Labour Minister, Chris Ngige said he thought doctors in Nigeria were playing a prank when they embarked on an industrial action Dailypost report.
On Friday, the minister assured that the government will end the ongoing nationwide strike by the National Association of Resident Doctors (NARD).
Ngige spoke in Abuja at the Nigerian Health Commissioners Forum Quarterly meeting.
Ngige said the President Muhammadu Buhari administration was doing its best to cater for doctors.
He recalled that public health workers got N32 billion as special COVID-19 hazard allowance for three months in the first instance.
Ngige said state governments were advised to pay as much as they could.
Narrating how the situation degenerated, he said in September 2020, NARD issued a notice of strike while asking for Medical Residency Training Fund (MRTF).
They wanted N542,000 each to cover the cost of books and journals for that particular examination, transportation and lodging for three days.
Ngige added that since the supplementary budget was being put together then, the doctors’ demand was included, fulfilled and they called off the strike.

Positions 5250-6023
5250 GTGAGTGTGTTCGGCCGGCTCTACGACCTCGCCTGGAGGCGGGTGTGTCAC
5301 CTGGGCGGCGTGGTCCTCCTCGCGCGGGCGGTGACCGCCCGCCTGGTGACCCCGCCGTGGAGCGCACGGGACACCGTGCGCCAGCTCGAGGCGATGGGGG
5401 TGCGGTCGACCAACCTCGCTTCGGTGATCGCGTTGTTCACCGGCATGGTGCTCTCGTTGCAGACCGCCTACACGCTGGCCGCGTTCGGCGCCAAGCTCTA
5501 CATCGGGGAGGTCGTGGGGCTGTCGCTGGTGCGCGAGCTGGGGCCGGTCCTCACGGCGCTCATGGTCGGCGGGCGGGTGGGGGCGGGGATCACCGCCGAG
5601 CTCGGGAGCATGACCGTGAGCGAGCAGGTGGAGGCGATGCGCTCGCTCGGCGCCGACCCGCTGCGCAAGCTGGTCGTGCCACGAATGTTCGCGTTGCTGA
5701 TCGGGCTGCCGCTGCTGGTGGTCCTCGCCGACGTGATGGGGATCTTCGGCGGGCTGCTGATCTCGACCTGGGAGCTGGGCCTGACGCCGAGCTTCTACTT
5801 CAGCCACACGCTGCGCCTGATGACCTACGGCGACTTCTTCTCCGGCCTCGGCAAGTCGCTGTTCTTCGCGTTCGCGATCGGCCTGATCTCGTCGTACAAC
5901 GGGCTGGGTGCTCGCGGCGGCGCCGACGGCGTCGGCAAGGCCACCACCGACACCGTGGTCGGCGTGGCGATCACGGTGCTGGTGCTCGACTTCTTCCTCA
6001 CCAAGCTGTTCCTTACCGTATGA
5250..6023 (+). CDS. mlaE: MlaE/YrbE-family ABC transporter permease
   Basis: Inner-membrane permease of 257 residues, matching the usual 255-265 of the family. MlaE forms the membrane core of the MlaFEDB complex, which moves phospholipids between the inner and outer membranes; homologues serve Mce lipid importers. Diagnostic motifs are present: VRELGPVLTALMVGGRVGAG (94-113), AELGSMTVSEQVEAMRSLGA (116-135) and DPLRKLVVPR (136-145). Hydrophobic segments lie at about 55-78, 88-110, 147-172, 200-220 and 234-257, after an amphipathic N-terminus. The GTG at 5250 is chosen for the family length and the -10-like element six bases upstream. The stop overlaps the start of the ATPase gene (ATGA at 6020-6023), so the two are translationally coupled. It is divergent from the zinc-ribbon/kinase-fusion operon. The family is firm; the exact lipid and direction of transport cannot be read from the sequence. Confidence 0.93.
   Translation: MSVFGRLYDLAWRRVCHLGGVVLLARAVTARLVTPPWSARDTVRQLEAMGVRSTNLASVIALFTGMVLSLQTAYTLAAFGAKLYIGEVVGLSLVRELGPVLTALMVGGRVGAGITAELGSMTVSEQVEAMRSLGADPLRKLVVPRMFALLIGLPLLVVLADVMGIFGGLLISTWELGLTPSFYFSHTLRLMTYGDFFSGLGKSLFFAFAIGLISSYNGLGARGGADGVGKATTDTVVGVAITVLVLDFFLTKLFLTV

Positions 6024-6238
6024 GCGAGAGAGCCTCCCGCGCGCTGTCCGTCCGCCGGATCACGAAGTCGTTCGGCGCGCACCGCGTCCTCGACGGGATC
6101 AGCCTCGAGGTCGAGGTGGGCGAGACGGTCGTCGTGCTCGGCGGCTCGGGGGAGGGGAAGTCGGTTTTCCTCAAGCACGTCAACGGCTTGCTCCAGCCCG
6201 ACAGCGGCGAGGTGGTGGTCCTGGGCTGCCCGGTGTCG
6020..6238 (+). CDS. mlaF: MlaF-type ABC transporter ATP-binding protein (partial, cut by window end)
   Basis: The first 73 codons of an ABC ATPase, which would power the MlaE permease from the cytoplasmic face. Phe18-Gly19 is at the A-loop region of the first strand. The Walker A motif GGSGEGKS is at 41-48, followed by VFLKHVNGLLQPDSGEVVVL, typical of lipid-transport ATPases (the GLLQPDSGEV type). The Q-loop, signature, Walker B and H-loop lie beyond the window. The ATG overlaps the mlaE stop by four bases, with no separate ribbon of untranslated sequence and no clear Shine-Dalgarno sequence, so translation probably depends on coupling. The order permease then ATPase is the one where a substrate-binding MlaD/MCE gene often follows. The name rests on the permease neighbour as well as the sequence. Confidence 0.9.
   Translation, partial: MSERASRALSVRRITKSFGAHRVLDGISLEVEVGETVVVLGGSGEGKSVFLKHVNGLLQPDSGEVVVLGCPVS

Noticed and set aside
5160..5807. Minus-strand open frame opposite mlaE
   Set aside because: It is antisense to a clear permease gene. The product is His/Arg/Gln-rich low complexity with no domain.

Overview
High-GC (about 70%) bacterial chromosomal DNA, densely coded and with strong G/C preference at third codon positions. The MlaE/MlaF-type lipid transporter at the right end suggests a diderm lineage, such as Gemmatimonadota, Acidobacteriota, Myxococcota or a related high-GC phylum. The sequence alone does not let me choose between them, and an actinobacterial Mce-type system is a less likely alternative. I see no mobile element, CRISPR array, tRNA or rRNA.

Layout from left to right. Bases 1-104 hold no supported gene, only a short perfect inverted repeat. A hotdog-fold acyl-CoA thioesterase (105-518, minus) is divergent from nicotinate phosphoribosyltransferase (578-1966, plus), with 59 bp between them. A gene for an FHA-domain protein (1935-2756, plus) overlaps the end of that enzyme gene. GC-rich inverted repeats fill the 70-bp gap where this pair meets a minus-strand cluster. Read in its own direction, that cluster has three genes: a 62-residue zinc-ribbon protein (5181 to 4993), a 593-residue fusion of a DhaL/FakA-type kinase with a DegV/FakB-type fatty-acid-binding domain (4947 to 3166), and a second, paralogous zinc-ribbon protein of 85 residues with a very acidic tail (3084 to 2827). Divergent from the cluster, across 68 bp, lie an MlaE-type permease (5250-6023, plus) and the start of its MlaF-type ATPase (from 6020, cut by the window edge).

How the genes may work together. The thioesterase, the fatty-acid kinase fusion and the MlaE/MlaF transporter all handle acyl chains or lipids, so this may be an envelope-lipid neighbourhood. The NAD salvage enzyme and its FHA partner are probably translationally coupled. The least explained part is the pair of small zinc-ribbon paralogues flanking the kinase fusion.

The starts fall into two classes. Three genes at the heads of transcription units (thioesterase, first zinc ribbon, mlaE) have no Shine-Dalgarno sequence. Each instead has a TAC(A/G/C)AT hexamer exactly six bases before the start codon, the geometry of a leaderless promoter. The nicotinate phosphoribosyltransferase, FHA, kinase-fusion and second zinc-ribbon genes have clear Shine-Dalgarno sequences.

The minister said by March 2021, they listed other things, complaining that Residency Training Fund was not in the 2021 budget.
”They also needed the hazard allowance to be upgraded and demanded that States should domesticate Residency Training Act.
“Before we could say Jack Robinson, they went on strike on April 1. I thought it was April fool until April 2 when we didn’t see them at work.
“I told them that, they didn’t give the mandatory 21 days notice to their employers who have written to me to complain.”
Ngige said the 2021 Residency Training Fund was eventually captured in the supplementary budget, disclosing that the funds are now available.
The federal government also approved N11.3 billion for Group Life Insurance in 2020 and renewed it in 2021, he disclosed.
The minister added that government met severally with NMA-JOHESU joint committee on hazard allowance until the unions disagreed and requested separate negotiations.